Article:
Foo Fighters – Medicine at Midnight (Album Review)

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Foo Fighters - Medicine at MidnightExcited, I watched as Foo Fighters took the stage on Saturday Night Live. It seemed to come out of nowhere (or maybe I just wasn’t paying attention leading up to it). Like many of you, my excitement changed to “what the hell is this?” as they started “Shame  Shame.” Odd beat. Dark. Not sure what the guitars were doing. Dave Grohl whispering out the first verse. I sat waiting for them to start rocking out. Waiting. It never came. That was my first taste of Medicine at Midnight

I’m not the only one. The next day, I looked around social media to see what fans were saying. Most of us had the same reaction. Is this a new direction for the new album? Is it going to be a bunch of songs like this? The only thing I had heard about the album before this was that it was going to be a party album to celebrate their 25th anniversary. This song was about as far from a party as I could think…especially a Foo Fighters party. 

Eventually, I read that the rest of the album was not like that song at all and that it was a strange choice for a lead single. Then I heard “No Son of Mine” and I was back in. Heavy. Loud. Strong riff. That’s what I was waiting for. I’m not a big fan of the backing vocals in the riff, but more on that in a minute.  

Fast forward to CD launch day. Like I’ve done with the last several Foo Fighters CDs, I ran right out and got it.  Before I get into the songs, a few overall notes. Like Concrete and Gold, Grohl tapped Greg Kurstin to produce. Just like Concrete and Gold, I’m not a fan of his production style. It’s too polished and layered (and they even use drum loops). And, the background singers give a way too poppy vibe to the best riffs on the CD. “Making a Fire” is IMO the best song on the CD, but suffers greatly from the Brady Bunch “na-nas.” As mentioned above, they also almost ruin the heaviest song on the album “No Son of Mine.”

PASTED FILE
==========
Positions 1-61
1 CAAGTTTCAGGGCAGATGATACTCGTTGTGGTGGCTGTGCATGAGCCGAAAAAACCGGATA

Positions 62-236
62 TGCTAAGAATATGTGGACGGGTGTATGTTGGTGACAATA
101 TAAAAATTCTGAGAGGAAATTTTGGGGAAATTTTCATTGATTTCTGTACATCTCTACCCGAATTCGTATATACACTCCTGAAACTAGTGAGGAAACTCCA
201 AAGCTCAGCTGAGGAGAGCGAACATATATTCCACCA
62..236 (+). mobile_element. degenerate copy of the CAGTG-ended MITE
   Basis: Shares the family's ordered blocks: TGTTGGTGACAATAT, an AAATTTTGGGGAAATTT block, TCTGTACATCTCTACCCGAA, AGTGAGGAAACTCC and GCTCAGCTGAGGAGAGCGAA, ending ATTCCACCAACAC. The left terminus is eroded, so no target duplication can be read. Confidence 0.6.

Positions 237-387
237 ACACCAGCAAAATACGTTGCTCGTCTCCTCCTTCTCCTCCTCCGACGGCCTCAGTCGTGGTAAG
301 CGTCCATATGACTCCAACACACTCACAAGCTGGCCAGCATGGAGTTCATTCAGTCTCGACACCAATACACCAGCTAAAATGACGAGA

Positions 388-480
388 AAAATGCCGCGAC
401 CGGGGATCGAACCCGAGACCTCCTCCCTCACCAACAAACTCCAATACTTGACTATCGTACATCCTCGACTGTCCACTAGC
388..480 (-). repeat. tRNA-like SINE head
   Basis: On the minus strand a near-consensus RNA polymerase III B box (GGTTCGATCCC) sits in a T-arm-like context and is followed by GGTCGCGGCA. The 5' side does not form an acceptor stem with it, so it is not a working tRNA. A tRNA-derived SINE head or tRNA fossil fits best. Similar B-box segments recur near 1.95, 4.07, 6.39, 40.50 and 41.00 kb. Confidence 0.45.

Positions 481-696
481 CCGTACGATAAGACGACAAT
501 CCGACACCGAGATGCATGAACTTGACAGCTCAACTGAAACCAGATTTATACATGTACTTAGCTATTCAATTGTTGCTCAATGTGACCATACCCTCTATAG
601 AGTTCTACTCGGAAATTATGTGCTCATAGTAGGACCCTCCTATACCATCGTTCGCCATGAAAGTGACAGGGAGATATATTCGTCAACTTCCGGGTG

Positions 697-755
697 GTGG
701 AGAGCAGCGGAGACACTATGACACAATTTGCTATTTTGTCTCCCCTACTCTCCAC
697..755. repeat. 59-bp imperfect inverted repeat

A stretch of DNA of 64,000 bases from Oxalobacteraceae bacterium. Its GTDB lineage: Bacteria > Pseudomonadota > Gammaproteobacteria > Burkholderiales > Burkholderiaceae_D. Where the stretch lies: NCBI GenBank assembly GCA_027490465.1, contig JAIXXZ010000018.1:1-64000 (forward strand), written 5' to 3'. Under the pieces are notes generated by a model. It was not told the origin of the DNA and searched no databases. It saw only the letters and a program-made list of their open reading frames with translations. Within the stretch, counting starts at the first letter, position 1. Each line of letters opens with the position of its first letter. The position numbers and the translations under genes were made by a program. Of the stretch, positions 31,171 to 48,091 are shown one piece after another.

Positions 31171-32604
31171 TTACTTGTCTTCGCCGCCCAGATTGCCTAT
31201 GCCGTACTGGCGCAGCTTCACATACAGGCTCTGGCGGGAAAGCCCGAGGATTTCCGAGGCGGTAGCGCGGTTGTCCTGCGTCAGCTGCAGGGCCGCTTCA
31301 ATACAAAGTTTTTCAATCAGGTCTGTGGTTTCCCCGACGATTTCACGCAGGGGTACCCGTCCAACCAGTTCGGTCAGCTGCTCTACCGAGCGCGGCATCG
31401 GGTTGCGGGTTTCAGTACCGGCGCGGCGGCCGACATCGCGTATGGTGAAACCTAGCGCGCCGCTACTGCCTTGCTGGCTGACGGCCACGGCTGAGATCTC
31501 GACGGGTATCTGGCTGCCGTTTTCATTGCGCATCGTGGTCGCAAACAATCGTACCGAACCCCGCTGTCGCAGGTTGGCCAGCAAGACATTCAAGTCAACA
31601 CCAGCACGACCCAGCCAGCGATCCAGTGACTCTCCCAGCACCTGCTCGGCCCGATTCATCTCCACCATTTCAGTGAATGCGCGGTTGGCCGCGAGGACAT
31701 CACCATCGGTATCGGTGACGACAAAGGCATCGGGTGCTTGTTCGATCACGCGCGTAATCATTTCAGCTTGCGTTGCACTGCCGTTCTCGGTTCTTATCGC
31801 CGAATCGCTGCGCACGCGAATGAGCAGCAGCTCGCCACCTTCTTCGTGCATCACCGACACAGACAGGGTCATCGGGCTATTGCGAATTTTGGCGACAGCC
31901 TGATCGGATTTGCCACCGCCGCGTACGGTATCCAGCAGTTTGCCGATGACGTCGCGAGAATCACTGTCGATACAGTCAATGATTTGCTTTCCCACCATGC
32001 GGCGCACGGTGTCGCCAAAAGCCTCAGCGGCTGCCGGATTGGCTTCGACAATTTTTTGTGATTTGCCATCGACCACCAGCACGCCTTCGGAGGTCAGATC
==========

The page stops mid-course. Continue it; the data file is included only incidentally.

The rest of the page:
The other note is that the CD is short. At nine songs and 36 minutes, it’s the shortest (timewise) CD in their catalog. Blink and it’s over. The biggest surprise to me with this CD is that it was finished in February 2020 and it sat on the shelf until they released it. Why not go back and add a song or two during that time? 

Now, the songs. They’re like a roller coaster. It starts out like the 25th anniversary party Grohl promised and has some fun highlights. But, there are a few spots where I thought about making an early exit.

  • Making a Fire” – Great song. Grohl mentions it has a Sly and the Family Stone vibe, but it’s basically the riff from Lenny Kravitz’sFly Away.” Still, it kicks the album off in a strong hard-rocking fashion.
  • Shame Shame” – this song feels incomplete. It’s kind of poppy, but dark. I’m not sure what Grohl was going for here, but it doesn’t work. It grew on me a little (at least the chorus), but a total downer. And as the 2nd song on the CD, it loses most of the momentum of the opening track.
  • Cloud Spotter” – This song has some of the funk that Grohl mentioned he wanted in the party album. Production is off a bit as it’s hard to hear the vocals in the verse, but it’s a really good song. It picks the party back up.
  • Waiting on a War” – Even Grohl said, “‘Waiting On A War’ is the most recognizable song off the album as Foo Fighters.” It’s a good song, but it’s a huge buzzkill for a party. It’s inspired by his daughter asking if the US was going to go to war. It brought back memories of his childhood. 
  • Medicine at Midnight” – This is late ‘70s/early ‘80s disco-inspired Rolling Stones…But think more “Emotional Rescue” than “Miss You.” This one is definitely filler.
  • No Son of Mine” – Think Motorhead, but I can’t imagine for a second that Lemmy would allow the background singers on the song…let alone to almost ruin the riff. It’s a good, heavy song, but it doesn’t have the groove of something like “White Limo.”
  • Holding Poison” – This song sounds straight out of the ‘80s with too much keyboard. It’s catchy though and keeps the pace up. It should be a fun one to hear live. 
  • Chasing Birds” – Similar to “Shame Shame,” this song feels out of place here. Very schmaltzy and over-produced. Again, brings the vibe way down on the album. Just skip this one.
  • Love Dies Young” – This one starts out sounding like Queen, but then sounds like mid-2000s Bon Jovi. It’s catchy but very repetitive. It needs another verse or bridge to break it up. This could have been a much better song with a little more time spent on it. 

Well, that’s it. Foo Fighters is one of those bands that has a lot of fans that came in at different times. If you’re an old-school, early Foos fan, you may not like this one as much. If you’re a later fan…maybe Wasting Light and on, you might like it a bit more. Either way, let’s hope they’re back out on the road soon!

Buy: Foo Fighters Medicine at Midnight

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